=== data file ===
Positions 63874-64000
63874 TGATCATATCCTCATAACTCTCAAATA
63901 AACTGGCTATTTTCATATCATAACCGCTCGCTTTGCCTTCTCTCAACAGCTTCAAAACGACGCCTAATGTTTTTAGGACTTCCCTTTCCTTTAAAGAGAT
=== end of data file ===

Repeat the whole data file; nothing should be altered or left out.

Positions 63874-64000
63874 TGATCATATCCTCATAACTCTCAAATA
63901 AACTGGCTATTTTCATATCATAACCGCTCGCTTTGCCTTCTCTCAACAGCTTCAAAACGACGCCTAATGTTTTTAGGACTTCCCTTTCCTTTAAAGAGAT